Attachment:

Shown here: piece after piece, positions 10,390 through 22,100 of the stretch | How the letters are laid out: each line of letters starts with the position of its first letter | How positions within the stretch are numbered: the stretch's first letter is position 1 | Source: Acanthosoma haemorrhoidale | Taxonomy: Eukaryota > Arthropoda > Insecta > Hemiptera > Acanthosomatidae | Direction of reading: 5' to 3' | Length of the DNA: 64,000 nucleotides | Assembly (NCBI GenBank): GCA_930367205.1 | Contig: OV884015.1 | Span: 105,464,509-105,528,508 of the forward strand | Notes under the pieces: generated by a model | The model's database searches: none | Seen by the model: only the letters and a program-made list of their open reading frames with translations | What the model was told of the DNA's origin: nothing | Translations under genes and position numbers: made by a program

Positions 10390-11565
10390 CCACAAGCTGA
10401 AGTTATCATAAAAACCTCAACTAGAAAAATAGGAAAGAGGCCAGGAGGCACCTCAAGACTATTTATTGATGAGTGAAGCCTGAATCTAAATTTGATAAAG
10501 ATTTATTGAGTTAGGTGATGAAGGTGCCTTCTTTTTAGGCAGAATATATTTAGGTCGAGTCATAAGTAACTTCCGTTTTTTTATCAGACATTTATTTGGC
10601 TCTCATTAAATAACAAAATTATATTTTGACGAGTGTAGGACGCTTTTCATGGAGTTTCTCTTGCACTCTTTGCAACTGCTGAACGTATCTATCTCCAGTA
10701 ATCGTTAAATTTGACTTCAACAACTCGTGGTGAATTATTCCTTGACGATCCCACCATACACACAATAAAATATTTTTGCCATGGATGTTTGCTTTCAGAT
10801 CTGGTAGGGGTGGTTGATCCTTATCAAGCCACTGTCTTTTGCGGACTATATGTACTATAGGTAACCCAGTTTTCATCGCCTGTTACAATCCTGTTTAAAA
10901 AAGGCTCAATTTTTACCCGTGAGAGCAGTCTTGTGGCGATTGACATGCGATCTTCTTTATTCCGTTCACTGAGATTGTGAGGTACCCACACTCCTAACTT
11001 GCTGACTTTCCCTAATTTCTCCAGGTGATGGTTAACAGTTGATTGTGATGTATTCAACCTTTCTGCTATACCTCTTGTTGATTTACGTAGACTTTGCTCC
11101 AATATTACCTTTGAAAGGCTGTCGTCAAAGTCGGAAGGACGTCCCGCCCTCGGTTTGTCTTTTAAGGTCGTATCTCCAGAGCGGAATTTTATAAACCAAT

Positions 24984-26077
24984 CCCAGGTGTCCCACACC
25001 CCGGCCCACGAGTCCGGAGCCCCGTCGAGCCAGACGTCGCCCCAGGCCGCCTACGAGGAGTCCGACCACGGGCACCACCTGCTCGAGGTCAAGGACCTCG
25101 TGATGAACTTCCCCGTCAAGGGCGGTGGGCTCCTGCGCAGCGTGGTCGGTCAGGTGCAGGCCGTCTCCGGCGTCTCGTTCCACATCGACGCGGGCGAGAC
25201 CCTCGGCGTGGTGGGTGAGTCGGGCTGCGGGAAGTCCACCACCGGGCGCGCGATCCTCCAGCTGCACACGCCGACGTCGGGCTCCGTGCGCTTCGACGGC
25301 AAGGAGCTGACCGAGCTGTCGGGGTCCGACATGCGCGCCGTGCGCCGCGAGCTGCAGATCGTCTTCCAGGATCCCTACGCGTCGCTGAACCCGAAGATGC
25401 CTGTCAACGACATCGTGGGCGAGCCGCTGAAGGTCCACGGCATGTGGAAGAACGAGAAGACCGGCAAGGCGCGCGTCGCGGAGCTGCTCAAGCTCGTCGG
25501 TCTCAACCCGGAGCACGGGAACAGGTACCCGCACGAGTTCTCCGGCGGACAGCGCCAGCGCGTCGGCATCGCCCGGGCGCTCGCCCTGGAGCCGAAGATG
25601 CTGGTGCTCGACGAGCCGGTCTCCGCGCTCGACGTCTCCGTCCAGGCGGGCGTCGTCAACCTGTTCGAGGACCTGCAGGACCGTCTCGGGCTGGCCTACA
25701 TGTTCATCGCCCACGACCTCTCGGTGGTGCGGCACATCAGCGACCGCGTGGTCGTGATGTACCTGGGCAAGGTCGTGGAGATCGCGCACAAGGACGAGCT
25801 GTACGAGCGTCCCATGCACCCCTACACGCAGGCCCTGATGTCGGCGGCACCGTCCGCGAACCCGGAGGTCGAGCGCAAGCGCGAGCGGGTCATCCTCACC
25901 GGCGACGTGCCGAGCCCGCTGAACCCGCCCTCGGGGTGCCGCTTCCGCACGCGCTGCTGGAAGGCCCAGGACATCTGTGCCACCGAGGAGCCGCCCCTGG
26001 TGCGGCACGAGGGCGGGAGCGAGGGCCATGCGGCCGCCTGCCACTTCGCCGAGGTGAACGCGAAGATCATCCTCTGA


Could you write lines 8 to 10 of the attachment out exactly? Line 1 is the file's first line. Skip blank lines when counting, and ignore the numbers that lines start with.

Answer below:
10801 CTGGTAGGGGTGGTTGATCCTTATCAAGCCACTGTCTTTTGCGGACTATATGTACTATAGGTAACCCAGTTTTCATCGCCTGTTACAATCCTGTTTAAAA
10901 AAGGCTCAATTTTTACCCGTGAGAGCAGTCTTGTGGCGATTGACATGCGATCTTCTTTATTCCGTTCACTGAGATTGTGAGGTACCCACACTCCTAACTT
11001 GCTGACTTTCCCTAATTTCTCCAGGTGATGGTTAACAGTTGATTGTGATGTATTCAACCTTTCTGCTATACCTCTTGTTGATTTACGTAGACTTTGCTCC